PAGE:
Skip to Main Content
Have library access? Log in through your library
Currency and Contest in East Asia

Currency and Contest in East Asia: The Great Power Politics of Financial Regionalism

William W. Grimes
Copyright Date: 2009
Edition: 1
Published by: Cornell University Press
Pages: 264
  • Cite this Item
  • Book Info
    Currency and Contest in East Asia
    Book Description:

    Since the Asian Financial Crisis of 1997-98, East Asian economies have sought to make themselves less vulnerable to global financial markets by transforming the regional financial architecture. With Japan as a leading actor, they have introduced initiatives to provide emergency financing to crisis economies, support the development of local-currency bond markets, and better coordinate currency policies.

    In Currency and Contest in East Asia, William W. Grimes builds on years of primary research and scores of interviews with participants and policy analysts to provide the most accurate, complete, and detailed description available of attempts to build financial cooperation among East Asian countries. Adapting realist political economy theory to the realities of contemporary global finance, Grimes places regional issues firmly in the wider context of great-power rivalries. He argues that financial regionalism can best be understood as one arena for competition among Japan, the United States, and China.

    Despite their mutual desire for regional prosperity and economic stability, these three powers have conflicting political interests. Their struggles for regional leadership raise questions about the long-term feasibility of regional financial cooperation, the possible effects of Sino-Japanese rivalry on regional financial stability, and the potential for East Asian financial regionalism to undermine the long-established-albeit waning-global and regional dominance of the United States and the dollar.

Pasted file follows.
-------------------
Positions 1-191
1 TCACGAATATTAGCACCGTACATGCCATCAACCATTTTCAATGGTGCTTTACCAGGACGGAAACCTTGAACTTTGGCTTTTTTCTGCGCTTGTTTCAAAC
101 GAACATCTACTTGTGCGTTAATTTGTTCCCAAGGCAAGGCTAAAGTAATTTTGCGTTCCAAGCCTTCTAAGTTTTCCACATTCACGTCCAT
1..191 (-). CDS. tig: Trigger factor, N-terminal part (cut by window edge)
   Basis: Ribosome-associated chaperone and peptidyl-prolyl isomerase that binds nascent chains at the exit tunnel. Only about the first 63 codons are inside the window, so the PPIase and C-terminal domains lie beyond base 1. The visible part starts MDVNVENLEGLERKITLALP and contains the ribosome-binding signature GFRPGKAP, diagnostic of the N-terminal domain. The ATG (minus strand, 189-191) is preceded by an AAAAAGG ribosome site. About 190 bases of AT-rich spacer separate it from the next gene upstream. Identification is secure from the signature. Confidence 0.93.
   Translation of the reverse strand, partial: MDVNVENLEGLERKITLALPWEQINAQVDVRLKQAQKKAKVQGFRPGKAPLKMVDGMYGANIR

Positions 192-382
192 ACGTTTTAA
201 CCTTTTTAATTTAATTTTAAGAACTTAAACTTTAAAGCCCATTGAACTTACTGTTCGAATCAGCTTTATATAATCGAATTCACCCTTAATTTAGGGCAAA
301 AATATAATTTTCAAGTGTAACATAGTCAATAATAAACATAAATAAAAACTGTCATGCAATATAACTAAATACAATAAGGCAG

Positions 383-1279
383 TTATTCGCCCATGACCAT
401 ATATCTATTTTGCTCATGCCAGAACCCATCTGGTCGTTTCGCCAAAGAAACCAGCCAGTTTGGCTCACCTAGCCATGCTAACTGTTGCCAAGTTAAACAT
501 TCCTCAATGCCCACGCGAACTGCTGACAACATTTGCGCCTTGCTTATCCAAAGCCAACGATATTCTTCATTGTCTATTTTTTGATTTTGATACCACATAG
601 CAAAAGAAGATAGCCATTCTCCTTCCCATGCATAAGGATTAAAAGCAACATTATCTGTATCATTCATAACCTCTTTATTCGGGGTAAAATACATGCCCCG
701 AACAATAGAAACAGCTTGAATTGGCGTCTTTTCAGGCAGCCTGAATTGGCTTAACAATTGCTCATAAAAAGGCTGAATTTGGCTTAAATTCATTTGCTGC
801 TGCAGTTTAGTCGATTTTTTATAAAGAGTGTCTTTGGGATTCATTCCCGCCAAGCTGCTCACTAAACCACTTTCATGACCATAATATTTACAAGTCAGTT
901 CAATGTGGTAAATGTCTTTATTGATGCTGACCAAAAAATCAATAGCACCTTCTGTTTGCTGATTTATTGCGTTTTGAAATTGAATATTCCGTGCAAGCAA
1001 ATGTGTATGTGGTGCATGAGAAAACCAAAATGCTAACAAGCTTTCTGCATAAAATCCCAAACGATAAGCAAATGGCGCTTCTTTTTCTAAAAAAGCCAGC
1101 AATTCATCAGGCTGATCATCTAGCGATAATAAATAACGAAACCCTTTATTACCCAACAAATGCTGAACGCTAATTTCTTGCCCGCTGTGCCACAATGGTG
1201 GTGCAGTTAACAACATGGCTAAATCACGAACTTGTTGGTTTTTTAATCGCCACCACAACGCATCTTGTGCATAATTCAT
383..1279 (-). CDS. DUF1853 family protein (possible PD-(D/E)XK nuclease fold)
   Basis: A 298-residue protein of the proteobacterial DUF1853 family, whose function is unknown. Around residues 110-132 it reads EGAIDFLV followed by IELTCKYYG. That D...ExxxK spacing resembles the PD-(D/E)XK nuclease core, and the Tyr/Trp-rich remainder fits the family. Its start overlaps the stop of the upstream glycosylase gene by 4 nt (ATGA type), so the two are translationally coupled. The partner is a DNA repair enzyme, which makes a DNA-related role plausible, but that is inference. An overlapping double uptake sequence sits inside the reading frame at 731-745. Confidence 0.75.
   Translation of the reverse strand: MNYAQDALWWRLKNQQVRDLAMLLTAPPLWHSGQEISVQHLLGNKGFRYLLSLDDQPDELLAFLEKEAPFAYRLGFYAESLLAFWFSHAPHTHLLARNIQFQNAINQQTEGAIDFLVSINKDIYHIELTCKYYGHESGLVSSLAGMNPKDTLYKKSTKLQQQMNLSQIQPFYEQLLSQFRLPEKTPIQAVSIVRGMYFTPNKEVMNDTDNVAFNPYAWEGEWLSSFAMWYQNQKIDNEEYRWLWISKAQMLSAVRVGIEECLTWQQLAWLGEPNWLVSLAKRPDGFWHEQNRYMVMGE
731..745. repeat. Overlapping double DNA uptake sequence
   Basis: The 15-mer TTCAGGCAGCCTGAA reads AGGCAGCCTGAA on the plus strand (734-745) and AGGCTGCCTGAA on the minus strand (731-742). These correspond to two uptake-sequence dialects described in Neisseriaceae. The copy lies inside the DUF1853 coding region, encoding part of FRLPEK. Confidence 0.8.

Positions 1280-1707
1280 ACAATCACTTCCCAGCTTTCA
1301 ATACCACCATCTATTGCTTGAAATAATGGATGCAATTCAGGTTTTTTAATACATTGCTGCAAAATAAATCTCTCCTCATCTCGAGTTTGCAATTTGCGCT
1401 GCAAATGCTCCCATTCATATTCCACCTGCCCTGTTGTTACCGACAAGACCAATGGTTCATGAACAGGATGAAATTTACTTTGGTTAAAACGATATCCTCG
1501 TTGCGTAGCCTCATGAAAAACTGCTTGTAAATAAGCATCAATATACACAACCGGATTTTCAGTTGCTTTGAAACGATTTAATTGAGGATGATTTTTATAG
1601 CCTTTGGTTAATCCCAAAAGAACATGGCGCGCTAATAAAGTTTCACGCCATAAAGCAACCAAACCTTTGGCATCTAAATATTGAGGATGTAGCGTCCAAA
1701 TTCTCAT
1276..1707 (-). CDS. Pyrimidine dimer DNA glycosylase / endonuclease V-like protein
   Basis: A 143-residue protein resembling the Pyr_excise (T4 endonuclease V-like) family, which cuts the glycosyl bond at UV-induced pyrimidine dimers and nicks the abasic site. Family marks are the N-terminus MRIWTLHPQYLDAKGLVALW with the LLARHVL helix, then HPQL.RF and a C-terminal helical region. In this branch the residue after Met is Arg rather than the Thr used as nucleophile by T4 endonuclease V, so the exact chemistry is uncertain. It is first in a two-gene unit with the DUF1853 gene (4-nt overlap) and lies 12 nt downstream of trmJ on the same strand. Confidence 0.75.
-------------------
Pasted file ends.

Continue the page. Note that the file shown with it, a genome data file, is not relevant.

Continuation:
eISBN: 978-0-8014-5867-5
    Subjects: Finance

Table of Contents

  1. Front Matter
    (pp. i-vi)
  2. Table of Contents
    (pp. vii-viii)
  3. List of Figures and Table
    (pp. ix-x)
  4. Acknowledgments
    (pp. xi-xiv)
  5. List of Abbreviations
    (pp. xv-xvi)
  6. Introduction: The Emergence of East Asian Financial Regionalism
    (pp. 1-9)

    The rise of regional institutions and initiatives in East Asia in recent years is a striking and new phenomenon. On this much, nearly everyone can agree. But what does that mean? Is East Asia the cusp of a regional revolution as governments emerge from decades, if not centuries, of political and economic fragmentation to build a cooperative order based on effective institutions? Or is the promise of a politically coherent East Asia characterized by peace and co-prosperity a dream that cannot withstand the bright light of reality? It is, of course, impossible in 2008 to predict the long-term effects of...

  7. 1 The Strategic Political Economy of Financial Regionalism
    (pp. 10-35)

    To analyze the dynamics of financial regionalism and demonstrate the importance of great power politics in shaping it, we need the right tools. In this chapter I clarify the framework for analysis as well as the specific political and economic contexts in which East Asian states are operating. In doing so, I demonstrate how we can apply the realist logic of great power politics—which was, after all, developed in the context of security issues—to the market-driven world of international finance.

    Economic integration in East Asia coexists uncomfortably with the reality of continued political rivalries and suspicion. There are...